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A New Genesis in Nineveh

Iraqi Christians find refuge in the Kurdish-controlled north

by Namo Abdulla

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“I saw injustice in Mosul. I want to start a new life here,” says Salam Talia, a 23-year-old Iraqi Christian. The young man sits on a sofa between his middle-aged parents in their newly built apartment in Hamdaniya, a historically Christian town about 20 miles southeast of the city of Mosul. On one of the living room walls hangs a large image of Jesus surrounded by photos of family members killed in the war and the sectarian violence that has ravaged the nation for the past eight years.

Despite the trauma they suffered in their native Mosul, Iraq’s third-largest city and capital of the Nineveh Governorate, the Talia family considers itself fortunate and even expresses a measure of happiness with their new lives in Hamdaniya. They no longer fear practicing their faith and attend church regularly. They have made friends and are settling into their new home.

Hamdaniya lies in the Nineveh plains, a region east of the Tigris River. It takes its name from the Assyrian city mentioned in Genesis. The ruins of ancient Nineveh nestle on the river’s eastern bank directly across the water from Mosul. Still today, many residents of the Nineveh plains are Assyrian Christians.

The Nineveh plains are among several disputed territories in northern Iraq. Iraqi Christians increasingly view the area as the future homeland for the country’s Christian community, and many now demand it become a semiautonomous region.

Iraqi authorities also claim other territories in the north, particularly parts of the oil-rich Kirkurk Governorate, currently controlled by Kurdish authorities in the adjacent autonomous region of Kurdistan.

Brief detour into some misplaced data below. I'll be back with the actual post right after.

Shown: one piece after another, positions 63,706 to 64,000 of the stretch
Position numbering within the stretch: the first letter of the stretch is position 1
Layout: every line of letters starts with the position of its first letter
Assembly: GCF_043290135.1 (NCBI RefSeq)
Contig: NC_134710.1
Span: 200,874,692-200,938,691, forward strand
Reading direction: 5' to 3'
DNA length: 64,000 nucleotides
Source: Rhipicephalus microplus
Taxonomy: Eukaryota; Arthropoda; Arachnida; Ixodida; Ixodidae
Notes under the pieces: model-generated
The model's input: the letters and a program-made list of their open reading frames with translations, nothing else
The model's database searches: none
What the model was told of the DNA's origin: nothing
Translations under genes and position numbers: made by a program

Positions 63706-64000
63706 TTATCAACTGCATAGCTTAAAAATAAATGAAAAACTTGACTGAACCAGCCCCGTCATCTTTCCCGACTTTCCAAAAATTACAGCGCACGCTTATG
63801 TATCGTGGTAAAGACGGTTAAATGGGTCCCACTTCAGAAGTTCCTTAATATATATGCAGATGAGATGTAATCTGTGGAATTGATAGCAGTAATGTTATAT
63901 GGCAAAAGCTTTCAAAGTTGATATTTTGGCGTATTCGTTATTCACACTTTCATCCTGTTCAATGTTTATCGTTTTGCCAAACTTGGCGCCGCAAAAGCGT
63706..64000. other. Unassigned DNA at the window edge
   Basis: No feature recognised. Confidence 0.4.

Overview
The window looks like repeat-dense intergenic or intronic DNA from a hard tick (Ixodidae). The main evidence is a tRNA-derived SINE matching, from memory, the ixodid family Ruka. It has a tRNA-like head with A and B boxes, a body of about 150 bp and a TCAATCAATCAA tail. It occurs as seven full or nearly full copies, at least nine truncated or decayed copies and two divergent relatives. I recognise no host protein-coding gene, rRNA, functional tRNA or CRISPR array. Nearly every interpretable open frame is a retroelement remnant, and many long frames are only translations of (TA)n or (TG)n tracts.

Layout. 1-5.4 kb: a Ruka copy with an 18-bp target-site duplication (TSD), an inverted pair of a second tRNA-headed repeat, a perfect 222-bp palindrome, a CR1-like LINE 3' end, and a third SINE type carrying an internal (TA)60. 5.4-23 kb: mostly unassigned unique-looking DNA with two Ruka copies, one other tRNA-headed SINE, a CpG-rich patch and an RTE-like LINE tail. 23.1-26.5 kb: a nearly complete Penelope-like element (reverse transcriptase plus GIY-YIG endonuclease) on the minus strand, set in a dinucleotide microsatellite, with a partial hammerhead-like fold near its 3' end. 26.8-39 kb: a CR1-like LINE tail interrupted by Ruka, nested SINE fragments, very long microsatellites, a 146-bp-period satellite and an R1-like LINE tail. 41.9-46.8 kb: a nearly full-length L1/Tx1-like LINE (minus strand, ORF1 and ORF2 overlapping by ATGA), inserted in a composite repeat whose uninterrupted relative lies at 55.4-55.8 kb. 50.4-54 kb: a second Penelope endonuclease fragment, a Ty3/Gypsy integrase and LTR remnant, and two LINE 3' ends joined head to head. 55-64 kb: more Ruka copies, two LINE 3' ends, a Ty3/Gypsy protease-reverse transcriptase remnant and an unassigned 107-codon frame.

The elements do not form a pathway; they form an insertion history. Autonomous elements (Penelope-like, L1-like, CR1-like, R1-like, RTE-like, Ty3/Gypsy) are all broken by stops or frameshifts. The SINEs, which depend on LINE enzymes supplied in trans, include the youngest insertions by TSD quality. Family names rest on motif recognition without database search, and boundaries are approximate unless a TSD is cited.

At the end of the first Gulf War, Allies established a no-fly zone in the Iraqi region of Kurdistan to protect the country’s Kurds, who had been persecuted by Saddam Hussein. Though the majority of Kurds are Sunni Muslim, they are not Arab but a distinct ethnic group of Indo-European origin and speak an Iranic language.

In Hamdaniya, the Kurdish flag flying over the main gate and the pro-Kurdish graffiti on the outer walls indicate that for now at least Kurdish authorities control the town.

Local security forces prefer to collaborate with the better armed Kurds rather than allow for the region’s many violent extremists to infiltrate Hamdaniya and terrorize its inhabitants. They operate more than a dozen checkpoints and have erected blast walls and deploy around-the-clock armed guards outside the town’s government offices, social service institutions as well as churches and other places of worship.

“If there is a foreigner in town, everybody knows right away. Residents usually report the person,” says Bhnan Abo, president of the town’s refugee affairs committee.

More than 95 percent of Hamdaniya’s 45,000 residents are Christian. This includes some 15,000 displaced Iraqis.

Many of these displaced families have fled from predominantly Arab Sunni Muslim areas of the Nineveh Governorate. In the last decade, the governorate has become a stronghold for Al Qaeda-affiliated militant groups. These extremists have consistently targeted the region’s Christian minority, whom they view as infidels and collaborators with the West. Killings, death threats, kidnappings and attacks on churches, Christian institutions and homes are rampant.

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Tags: Iraq Violence against Christians Iraqi Christians Sunni Assyrian Church